Through the Legacy of Humankindness grant, JJ’s Legacy and Dignity Health together they have the opportunity to honor a deceased donor from our community who has given the gift of life.
Each year, the sponsored donor is represented on the annual Donate Life Rose Parade Float with a floragraph that the donor’s family is invited to participate in creating. It is a great honor to be a part of this annual display that reminds us of the great gifts that have been given out of tragedy and raises awareness of the importance of registering to become an organ, eye and tissue donor.
Nathan Nicholas Street
Nathan Nicholas Street had a deep love for his family, an unforgettable laugh and a smile that lit up a room. He was a kind-hearted, funny and gentle kid whose life was ultimately cut far too short by DIPG (Diffuse Intrinsic Pontine Glioma). Nathan was diagnosed with DIPG in January 2014 at age 7; a diagnosis that comes with a zero percent survival rate. He put up a long and hard-fought battle against the disease for 13 months, undergoing a biopsy, two rounds of radiation therapy, full genome sequencing and four separate experimental chemotherapy trials. However, sadly, despite all efforts, he passed away from the disease on February 17, 2015 at age 8. Following Nathan’s passing, we knew we could not donate his tissue or organs to help give the gift of life to others in need. Therefore, the decision was made to donate his tumor tissue to research where a live cell line was established. Currently, Nathan’s cell line has been shared among doctors worldwide and has been used in numerous research studies across the globe. While the research will never replace Nathan, it is our hope that the advancements made through his tissue donation will lead to countless other lives saved in the future.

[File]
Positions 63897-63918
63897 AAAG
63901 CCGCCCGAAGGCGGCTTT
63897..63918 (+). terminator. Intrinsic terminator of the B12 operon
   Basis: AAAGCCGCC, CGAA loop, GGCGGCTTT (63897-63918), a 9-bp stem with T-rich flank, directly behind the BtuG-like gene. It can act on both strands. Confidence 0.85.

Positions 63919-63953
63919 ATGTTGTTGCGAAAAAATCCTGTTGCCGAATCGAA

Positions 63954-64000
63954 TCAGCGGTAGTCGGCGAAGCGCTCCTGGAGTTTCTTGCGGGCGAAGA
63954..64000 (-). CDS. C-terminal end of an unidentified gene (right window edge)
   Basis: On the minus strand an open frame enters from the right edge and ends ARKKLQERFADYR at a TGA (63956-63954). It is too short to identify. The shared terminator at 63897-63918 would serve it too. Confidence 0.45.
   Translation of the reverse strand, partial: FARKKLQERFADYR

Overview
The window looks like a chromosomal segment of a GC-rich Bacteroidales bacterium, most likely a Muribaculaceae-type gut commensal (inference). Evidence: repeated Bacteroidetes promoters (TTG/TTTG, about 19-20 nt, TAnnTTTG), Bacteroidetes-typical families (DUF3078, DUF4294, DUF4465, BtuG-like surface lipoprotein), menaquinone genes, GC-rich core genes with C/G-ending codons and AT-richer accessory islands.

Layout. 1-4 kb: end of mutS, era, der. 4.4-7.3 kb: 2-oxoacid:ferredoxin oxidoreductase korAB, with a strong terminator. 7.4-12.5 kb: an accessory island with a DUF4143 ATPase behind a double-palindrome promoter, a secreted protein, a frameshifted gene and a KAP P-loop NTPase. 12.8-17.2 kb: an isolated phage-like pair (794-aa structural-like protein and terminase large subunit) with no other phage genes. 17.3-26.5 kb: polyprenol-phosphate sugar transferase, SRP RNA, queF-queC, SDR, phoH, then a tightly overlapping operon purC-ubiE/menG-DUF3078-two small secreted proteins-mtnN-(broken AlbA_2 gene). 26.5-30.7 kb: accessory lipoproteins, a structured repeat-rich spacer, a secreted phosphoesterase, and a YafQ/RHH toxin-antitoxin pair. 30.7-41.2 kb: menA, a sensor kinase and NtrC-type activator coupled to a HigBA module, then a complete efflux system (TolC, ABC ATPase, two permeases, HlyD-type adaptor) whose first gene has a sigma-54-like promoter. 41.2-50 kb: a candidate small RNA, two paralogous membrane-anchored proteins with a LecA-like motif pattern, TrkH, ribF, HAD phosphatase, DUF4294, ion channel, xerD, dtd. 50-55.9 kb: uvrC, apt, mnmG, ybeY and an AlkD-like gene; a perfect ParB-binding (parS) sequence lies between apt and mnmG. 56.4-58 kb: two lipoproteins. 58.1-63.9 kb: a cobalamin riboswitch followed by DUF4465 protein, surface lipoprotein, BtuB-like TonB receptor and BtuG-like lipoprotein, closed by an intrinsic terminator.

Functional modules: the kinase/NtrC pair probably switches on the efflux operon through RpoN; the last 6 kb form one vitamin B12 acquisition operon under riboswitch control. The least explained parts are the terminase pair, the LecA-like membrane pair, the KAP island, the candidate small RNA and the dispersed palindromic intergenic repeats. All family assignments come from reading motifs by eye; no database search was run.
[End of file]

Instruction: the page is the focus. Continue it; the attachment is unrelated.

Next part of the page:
The 2020 Rose Parade theme, “The Power of Hope,” honors the opportunity to look beyond the challenges of the moment and light a path to a brighter future.
The Donate Life Rose Parade® float will carry out the theme, Light in the Darkness by highlighting Southeast Asia’s Diwali (the Festival of Lights), a celebration of light shining in darkness. Organ, eye, and tissue donation is often the first spark of light families see when in their darkest of moments. The opportunity to honor their loved ones’ legacy provides hope and light to both grieving donor families and grateful recipients.